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When it comes to reporting on climate change, the nation’s four most widely read newspapers are being influenced by management’s political positions, despite the tradition in American print journalism that editorials should not have any effect on straight news coverage.

A new study led by Rutgers University on climate change coverage at The New York Times, The Washington Post, USA Today and The Wall Street Journal, found that this was particularly the case at The Wall Street Journal, which reported less on the impact of climate change than these national news competitors.

“This makes me feel concerned about the media’s role in potentially fueling the polarization around climate change,” said Lauren Feldman, the study’s lead author, assistant professor of journalism and media studies in the School of Communication and Information. “People who rely primarily on just one of these papers for their news are likely to get a narrow impression of the threat posed by climate change and the effectiveness of actions to address it.”

The study, “Polarizing news? Representations of threat and efficacy in leading U.S. newspapers coverage of climate change,” appears in the journal Public Understanding of Science.

Feldman and her co-authors, P. Sol Hart of the University of Michigan and Tijana Milosevic of Norway’s University of Oslo, monitored the climate change coverage in the four newspapers over six years, from January 1, 2006 to December 31, 2011. The Post and the Times are widely known to be liberal in their editorials; The Journal is known to be conservative, and USA Today is often considered middle-of-the-road.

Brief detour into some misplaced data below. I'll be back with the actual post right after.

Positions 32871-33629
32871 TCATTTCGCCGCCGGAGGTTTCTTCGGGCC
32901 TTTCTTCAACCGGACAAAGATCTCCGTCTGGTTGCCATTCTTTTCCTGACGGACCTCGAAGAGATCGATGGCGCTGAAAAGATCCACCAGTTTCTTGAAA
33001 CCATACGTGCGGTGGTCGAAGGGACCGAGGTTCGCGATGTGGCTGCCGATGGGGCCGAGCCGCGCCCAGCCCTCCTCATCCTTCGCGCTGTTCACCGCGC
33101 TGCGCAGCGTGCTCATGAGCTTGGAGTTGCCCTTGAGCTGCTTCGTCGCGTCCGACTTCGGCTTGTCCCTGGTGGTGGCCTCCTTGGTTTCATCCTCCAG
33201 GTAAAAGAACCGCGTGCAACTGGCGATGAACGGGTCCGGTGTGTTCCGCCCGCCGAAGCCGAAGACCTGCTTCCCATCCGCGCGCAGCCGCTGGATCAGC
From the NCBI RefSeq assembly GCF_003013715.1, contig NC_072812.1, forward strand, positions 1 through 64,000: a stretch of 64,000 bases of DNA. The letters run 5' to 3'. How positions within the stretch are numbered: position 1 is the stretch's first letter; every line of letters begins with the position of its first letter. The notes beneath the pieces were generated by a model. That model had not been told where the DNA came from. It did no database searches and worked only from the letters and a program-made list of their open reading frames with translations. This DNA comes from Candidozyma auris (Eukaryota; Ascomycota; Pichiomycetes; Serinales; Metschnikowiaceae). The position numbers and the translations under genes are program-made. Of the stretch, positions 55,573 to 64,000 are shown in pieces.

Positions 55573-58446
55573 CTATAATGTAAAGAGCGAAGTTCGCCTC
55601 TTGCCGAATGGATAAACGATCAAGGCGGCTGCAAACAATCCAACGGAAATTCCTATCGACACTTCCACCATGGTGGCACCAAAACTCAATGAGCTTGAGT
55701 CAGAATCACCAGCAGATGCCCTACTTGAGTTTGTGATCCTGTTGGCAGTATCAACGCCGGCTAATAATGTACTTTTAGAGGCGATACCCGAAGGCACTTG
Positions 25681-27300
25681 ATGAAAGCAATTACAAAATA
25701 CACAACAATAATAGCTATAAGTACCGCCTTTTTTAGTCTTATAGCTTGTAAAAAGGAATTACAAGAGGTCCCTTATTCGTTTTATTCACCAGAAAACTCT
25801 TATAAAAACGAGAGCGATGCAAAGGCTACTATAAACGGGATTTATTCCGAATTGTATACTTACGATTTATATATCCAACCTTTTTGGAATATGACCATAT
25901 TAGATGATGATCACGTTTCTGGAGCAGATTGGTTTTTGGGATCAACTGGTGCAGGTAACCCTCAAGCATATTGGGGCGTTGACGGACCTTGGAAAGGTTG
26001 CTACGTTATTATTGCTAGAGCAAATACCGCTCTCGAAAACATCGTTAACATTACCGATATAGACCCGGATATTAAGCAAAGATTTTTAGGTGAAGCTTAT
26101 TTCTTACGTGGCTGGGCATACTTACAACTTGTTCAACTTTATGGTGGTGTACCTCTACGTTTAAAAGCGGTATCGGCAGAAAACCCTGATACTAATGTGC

Fox Channel founder Rupert Murdoch acquired The Wall Street Journal by purchasing Dow Jones in 2007.

The researchers reviewed 642 news articles and found that The Wall Street Journal discussed climate change impacts about half as frequently in its stories as the other the papers. The Wall Street Journal was much more likely to discuss the action that might be taken to address climate change, however, doing so in 93.3 percent of its climate change stories. But the paper was likely to frame possible actions in a negative light – as the subject of conflict between environmentalists and business, or between citizens and government, for example.

The New York Times and The Washington Post discussed actions to address climate change in 83.6 percent and 82.3 percent of their stories, respectively. USA Today addressed such actions in 81.2 percent of its stories on climate change.

“It’s telling that The Wall Street Journal is the outlier relative to the other papers,” Feldman said. “The New York Times and The Washington Post might be said to have a liberal editorial slant, but this is less true of USA Today. Yet The Wall Street Journal, to the extent that its reporting is affected by its conservative editorial stance, departs not just from the other three papers’ coverage, but from the generally accepted scientific consensus on climate change.”

Feldman said that all four papers shared one great failing: They didn’t usually report on  climate change and possible ways to address it in the same stories.

“Across papers, there was relatively little emphasis on solutions,” Feldman said. “Discussion of actions tended to focus on political conflict and strategy rather than whether a particular action might work or not.”

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